Researchers were surprised to find that non-traditional risk factors were equally important as traditional risk factors in the development of strokes in young men and women. Leppert added that the large contribution that migraine headaches had in the development of strokes was also unexpected.

“There have been many studies demonstrating the association between migraines and strokes, but to our knowledge, this study may be the first to demonstrate just how much stroke risk may be attributable to migraines,” Leppert said.

Study details, background and design:

  • Researchers collected data from 2012-2019 from the Colorado All Payer Claims Database, which mandates the submission of all commercial insurance, Medicaid and Medicare claims.
  • Among the study’s stroke cases selected from adults 18- to 55-years old, 52% were among women and more than 73% were ischemic (clot-caused) strokes, which occur when a vessel supplying blood to the brain is obstructed.
  • Individual race and ethnicity, based on insurance reporting, were missing for almost half of all participants.
  • Data for stroke cases and people who did have strokes were matched by sex, age, insurance type and pre-stroke period.
  • Cases were defined as someone admitted to a hospital with a primary diagnosis of ischemic stroke, hemorrhagic (bleeding) stroke or subarachnoid hemorrhage (bleeding in the space surrounding the brain).
  • Nontraditional stroke risk factors were defined as factors that are rarely the cause of stroke in older adults or unique to young adults and included: migraines, malignancy, HIV, hepatitis, thrombophilia (including history of deep vein thrombosis and pulmonary embolism), autoimmune disease, vasculitis, sickle cell disease, heart valve disease and renal failure. Hormonal risk factors, such as oral contraceptive use and pregnancy, were considered separately among women.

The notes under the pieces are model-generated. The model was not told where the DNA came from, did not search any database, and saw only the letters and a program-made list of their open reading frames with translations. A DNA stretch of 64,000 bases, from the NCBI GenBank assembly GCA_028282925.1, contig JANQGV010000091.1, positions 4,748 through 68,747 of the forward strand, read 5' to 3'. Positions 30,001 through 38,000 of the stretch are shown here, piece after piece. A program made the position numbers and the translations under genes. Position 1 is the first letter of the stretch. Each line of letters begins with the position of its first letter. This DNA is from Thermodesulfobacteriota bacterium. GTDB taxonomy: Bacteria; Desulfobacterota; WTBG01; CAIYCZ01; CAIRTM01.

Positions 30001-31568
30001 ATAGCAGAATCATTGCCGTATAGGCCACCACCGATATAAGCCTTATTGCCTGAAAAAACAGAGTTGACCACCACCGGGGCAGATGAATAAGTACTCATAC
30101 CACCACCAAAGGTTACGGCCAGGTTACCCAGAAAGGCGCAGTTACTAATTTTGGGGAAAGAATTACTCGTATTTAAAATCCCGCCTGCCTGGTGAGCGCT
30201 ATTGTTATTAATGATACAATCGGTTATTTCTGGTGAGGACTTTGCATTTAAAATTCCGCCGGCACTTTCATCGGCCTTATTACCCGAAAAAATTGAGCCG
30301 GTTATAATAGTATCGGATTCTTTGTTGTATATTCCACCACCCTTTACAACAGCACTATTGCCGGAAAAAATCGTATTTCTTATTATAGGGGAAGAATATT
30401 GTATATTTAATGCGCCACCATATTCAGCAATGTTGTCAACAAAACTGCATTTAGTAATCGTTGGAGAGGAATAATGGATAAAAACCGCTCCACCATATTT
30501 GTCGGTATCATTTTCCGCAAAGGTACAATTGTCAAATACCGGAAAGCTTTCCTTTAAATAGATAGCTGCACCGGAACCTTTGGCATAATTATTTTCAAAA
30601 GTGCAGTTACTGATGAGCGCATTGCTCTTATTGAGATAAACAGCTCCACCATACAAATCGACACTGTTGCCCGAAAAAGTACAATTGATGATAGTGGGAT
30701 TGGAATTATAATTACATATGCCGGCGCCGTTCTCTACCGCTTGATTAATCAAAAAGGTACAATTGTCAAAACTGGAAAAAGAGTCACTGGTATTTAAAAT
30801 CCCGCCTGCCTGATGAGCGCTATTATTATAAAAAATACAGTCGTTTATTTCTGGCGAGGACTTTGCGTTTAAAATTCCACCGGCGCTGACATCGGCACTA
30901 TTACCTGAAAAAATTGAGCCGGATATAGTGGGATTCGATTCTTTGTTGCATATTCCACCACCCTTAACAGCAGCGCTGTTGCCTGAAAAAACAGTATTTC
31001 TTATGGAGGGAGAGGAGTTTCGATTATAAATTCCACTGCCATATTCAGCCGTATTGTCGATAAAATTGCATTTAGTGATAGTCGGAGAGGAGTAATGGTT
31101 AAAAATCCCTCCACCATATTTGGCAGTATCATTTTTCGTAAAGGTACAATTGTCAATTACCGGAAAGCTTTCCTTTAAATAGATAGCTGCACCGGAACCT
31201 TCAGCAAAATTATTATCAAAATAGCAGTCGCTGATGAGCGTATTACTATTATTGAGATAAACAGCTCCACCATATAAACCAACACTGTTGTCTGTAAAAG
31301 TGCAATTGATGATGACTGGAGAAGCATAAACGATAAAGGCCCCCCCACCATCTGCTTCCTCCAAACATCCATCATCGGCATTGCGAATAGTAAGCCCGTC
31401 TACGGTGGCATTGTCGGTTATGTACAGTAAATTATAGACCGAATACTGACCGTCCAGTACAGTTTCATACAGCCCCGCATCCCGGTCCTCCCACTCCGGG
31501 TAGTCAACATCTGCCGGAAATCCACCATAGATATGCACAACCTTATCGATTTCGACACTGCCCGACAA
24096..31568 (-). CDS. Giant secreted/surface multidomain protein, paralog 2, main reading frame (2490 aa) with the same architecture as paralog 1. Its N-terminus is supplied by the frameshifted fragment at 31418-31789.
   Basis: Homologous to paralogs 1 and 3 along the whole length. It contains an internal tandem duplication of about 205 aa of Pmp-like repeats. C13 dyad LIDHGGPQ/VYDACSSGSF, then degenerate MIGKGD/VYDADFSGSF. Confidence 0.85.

• Traditional stroke risk factors were defined as well-established potential causes for stroke routinely considered for adults ages 65 and older and included: high blood pressure, Type 2 diabetes, high cholesterol, sleep apnea, peripheral artery disease, atrial fibrillation, coronary artery disease, alcohol abuse, substance abuse, tobacco use, obesity and congestive heart failure.

The study had several limitations including its reliance on an administrative database, which could impact how risk factors were noted, and because it lacked data about race and ethnicity for many participants. Also, the research was conducted in metro areas one mile or more above sea level, so altitude may create unique conditions that are not applicable to people living at other altitudes.

Co-authors, disclosures and funding sources are listed in the manuscript.

Studies published in the American Heart Association’s scientific journals are peer-reviewed. The statements and conclusions in each manuscript are solely those of the study authors and do not necessarily reflect the Association’s policy or position. The Association makes no representation or guarantee as to their accuracy or reliability. The Association receives funding primarily from individuals; foundations and corporations (including pharmaceutical, device manufacturers and other companies) also make donations and fund specific Association programs and events. The Association has strict policies to prevent these relationships from influencing the science content. Revenues from pharmaceutical and biotech companies, device manufacturers and health insurance providers and the Association’s overall financial information are available here.